ASUU’s Efforts To Revamp Rock The U Fall Flat With Fundraising Failure

ASUU attempted to revamp its not-so-well-attended philanthropic dance marathon, Rock the U, this year, but ended up spending more than double the amount to put on the annual event than it was able to fundraise.

Student government spent more than $25,000 to host Rock the U this semester and collected about $12,000 in donations, according to expense sheets obtained by The Daily Utah Chronicle through an open-records request. The event, held Jan. 29, was a 10-hour affair where students raised money for the Huntsman Cancer Institute and the Children’s Miracle Network to fund cancer research.

In past years, donors would pledge to sponsor a student, paying for each hour danced. Recently, though, the dancing has become a metaphor, said Rock the U director Lexie Maschoff.

“Cancer doesn’t stop, so we won’t stop either,” she said.

Now students, who are encouraged but not required to donate $10 to register for the marathon, fundraise through family and friends before attending, but it wasn’t as successful as hoped this year. In an interview with The Chronicle in January, Maschoff said the goal was to raise $40,000. The 400 students who participated this year collectively raised just a quarter of that, marking 2016 for the lowest amount of donations the event has collected for the past five years and the highest cost.

“It’s tricky. It’s just balancing. You don’t want to spend too much money,” Maschoff said. “Obviously, we would have liked to raise more than we spent.”

Last year, when 200 students participated, the event raised $20,000, meaning with half the number of participants as 2016 the group raised about double the amount. Rock the U raised its highest amount since 2012 — nearly $27,000 — in 2014.

The low fundraising this year might be due to when the event was held. Rock the U traditionally takes place in March, but Maschoff moved it up to January. She believes this may have affected how much people were willing to donate, as it closely followed the holiday season, and said students may not have had enough time to fundraise since it was held shortly after the beginning of Spring Semester.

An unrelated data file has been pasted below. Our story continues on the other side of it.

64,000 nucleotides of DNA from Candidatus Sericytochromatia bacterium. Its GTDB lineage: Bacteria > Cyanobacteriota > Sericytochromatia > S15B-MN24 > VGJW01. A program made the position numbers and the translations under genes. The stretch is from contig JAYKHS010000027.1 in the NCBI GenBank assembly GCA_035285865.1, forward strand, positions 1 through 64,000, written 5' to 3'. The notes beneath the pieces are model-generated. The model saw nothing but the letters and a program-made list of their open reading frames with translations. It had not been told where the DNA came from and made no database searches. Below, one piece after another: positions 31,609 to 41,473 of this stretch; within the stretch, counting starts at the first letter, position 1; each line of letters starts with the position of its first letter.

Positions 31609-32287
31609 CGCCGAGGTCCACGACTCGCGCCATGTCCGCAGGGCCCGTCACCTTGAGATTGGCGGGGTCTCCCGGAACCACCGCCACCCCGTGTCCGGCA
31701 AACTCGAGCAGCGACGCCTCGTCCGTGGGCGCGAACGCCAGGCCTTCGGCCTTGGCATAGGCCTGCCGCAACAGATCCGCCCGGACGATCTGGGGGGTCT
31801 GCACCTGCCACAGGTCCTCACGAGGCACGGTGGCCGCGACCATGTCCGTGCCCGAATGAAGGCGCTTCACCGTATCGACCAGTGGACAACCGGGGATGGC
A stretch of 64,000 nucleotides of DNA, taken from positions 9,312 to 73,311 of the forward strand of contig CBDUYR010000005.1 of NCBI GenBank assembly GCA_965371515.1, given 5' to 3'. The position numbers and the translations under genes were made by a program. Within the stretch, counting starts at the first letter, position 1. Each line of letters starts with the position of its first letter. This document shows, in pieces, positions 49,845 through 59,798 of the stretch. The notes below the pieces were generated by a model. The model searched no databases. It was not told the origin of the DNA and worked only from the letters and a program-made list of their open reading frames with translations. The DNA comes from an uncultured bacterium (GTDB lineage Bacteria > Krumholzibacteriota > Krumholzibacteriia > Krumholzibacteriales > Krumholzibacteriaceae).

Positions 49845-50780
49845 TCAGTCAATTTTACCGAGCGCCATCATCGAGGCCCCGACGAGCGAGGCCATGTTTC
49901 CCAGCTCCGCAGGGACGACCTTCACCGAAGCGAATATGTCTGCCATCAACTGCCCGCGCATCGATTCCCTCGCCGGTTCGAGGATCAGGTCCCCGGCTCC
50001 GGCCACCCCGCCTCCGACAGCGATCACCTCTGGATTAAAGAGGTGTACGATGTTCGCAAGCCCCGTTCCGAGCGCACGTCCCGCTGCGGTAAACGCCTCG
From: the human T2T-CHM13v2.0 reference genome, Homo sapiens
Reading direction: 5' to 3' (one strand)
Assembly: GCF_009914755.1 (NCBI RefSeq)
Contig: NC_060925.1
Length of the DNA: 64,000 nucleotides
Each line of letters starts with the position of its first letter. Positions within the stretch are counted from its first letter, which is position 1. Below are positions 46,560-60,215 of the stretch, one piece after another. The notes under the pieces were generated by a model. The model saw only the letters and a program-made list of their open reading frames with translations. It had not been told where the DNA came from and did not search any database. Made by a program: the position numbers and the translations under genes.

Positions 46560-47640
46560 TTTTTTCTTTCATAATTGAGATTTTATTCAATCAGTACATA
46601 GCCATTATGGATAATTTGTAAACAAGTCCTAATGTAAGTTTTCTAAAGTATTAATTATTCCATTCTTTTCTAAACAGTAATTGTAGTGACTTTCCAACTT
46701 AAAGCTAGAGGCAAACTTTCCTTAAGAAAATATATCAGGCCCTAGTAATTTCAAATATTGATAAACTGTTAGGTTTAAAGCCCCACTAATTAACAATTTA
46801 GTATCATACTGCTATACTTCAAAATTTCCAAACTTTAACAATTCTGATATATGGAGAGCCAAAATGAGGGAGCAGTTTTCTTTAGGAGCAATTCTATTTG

Some of the extra expenses for 2016 came from efforts to revitalize the event. One effort was a change in venue, which was the second-highest itemized cost at $7,000 for the Rice-Eccles Stadium tower. Rock the U was previously held in the Huntsman Center for about $3,000. To afford the switch in location, ASUU legislators approved additional funding from the General Reserve during Fall Semester.

The event also featured entertainment scheduled throughout the night to give it “better structure,” Maschoff said. The group brought in comedian Justin Willman, henna tattoos and a massage station, which totaled $14,000 — the highest expense for the philanthropy project. The Rock the U Board partnered with the Campus Events Board, which funded $13,000 of that (about half of the total cost for dance marathon), said ASUU Programming Advisor Erica Andersen.

Outside companies covered the expense for some items, such as participant t-shirts, which cost about $2,500.

The remaining funds were allocated at the beginning of the year for the Rock the U Board, set aside by the executive cabinet as part of the yearly budget process. ASUU President Ambra Jackson declined to comment.

Maschoff said the amount raised by the event — $12,174.81 — is all from the dance marathon, and her office is still counting cash contributions, which will be added to that total. ASUU is also planning to ask for donations for Rock the U at the Grand Kerfuffle concert on April 22 and 23. Maschoff hopes these efforts bring in another $5,000, which would bring the amount fundraised to $17,000.

The fundraised total is unaffected by how much the event cost. All of the donated money will go directly to the Huntsman Cancer Institute, primarily funding the research of R. Lor Randall, a doctor at the facility.

Cancer has affected Maschoff’s aunt and grandparents, adding to her interest in and connection to the Rock the U event. She raised $1,100 for the charity this year, coming in close to the top fundraiser, who individually collected $1,500.

“You’d be farfetched to find someone who hasn’t been affected by cancer in some way,” she said. “It’s unfortunate that cancer is so impacting, but it’s cool to see how many people you can unite under the cause.”

Jack Bender, incoming ASUU president, plans to restructure the dance marathon during his administration. He’s currently looking to combine the Rock the U Board with the Community Service Board to make one united Philanthropy and Service Board that would oversee all service projects under student government.

Redbook, the ASUU constitution, includes a bylaw requiring the annual philanthropy event. Changing the structure will need an amendment passed by the Assembly and Senate during the next academic year. Bender believes the event does not appeal to enough students and wants to explore other ways to more successfully raise funds for charity

In an emailed statement, Bender said: “Things need to change because the dance marathon does not grasp the attention of all or even most students.”

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